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Old 03-03-2010, 08:42 PM   #3055 (permalink)
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Originally Posted by chapper View Post
The lower drawing (The Off-Road Controller) shows the same configuration, but it’s held together with anodized aluminum clamps for true electrical isolation and equalized surface clamping forces. It avoids screw threads abrading their tapped holes and potentially contacting different voltages. (In the upper drawing, note the 3 screws holding the buss bars to the heatsink. What happens if…?)

Silver plate the buss bars and PCB with “Cool-Amp” Conducto-Lube Co.
Between the MosFETs, diodes and buss bars use an electrically and thermally conductive compound like “Conducto-Lube”. Conducto-Lube Co.
Between the circuit board copper and the buss bars, use an electrically conductive compound like “Conducto-Lube”
Between the buss bars, and the aluminum heatsink, use a thermally conductive compound like: Aavid “Ultra Stick”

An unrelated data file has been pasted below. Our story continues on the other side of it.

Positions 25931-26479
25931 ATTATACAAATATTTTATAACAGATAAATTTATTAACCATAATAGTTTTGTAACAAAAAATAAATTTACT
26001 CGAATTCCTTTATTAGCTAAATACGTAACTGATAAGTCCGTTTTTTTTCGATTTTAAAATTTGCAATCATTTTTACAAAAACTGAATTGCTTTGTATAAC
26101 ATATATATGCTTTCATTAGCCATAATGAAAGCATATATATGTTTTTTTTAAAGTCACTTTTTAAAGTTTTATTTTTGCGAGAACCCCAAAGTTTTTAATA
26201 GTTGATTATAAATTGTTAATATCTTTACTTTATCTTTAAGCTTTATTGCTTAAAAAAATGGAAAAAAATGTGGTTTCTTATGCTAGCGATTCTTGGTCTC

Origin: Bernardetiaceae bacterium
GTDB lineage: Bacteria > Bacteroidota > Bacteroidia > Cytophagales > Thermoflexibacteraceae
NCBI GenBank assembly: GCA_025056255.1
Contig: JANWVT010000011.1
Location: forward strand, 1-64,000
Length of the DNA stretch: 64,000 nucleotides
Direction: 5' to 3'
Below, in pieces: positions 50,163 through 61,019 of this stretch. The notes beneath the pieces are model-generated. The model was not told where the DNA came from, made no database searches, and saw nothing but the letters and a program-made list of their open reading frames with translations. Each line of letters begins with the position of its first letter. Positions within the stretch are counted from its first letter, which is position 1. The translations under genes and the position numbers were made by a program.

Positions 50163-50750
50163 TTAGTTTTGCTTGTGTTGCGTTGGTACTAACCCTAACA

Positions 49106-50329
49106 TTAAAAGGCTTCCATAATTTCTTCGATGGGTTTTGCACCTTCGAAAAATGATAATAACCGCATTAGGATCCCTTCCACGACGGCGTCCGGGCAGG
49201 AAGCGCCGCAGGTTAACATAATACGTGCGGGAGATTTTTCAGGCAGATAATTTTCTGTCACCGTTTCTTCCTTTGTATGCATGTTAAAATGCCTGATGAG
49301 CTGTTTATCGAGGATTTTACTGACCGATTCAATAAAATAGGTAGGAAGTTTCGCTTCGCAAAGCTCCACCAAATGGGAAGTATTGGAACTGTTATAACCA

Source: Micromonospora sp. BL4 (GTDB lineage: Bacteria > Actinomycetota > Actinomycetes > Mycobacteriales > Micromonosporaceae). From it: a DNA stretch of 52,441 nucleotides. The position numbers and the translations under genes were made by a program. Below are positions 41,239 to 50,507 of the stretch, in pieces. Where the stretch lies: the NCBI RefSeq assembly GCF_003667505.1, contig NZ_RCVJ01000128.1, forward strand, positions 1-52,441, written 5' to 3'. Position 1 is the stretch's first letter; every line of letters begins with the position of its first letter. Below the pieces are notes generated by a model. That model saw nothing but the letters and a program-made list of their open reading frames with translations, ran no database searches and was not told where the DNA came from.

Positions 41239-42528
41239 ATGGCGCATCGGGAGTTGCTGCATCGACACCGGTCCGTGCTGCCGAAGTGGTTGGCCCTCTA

All anodizing is Type III
- The silver plating might help reduce any galvanic corrosion that might occur between two metals that are far apart on the activity scale but the coating has to be very, very smooth (almost like a mirror). Any change in the surface roughness of the surface can significantly affect its ability to transfer heat. It can prevent the oxidation of copper surfaces exposed to air. But, if that surface is exposed to air, it's not touching the other surface it need to in order the transfer heat or current.
- Is Conducto-Lube rated for the current density you're looking at (amps/cm-squared or similar)?
- How does the electrical conductivity of Conducto-Lube compare to that of copper itself? Might more pressure along the metal-to-metal interface be better than using Conducto-Lube? I don't know, just thinking out loud.
- Could the bus bars be made of aluminum? Well, they can, of course, but is it worth it? Then selectively plating the heat sink can allow it to be both the bus bar and heat sink. It's then easier to assemble and the heat-shedding efficiency goes up.
John M.
CamLight Systems
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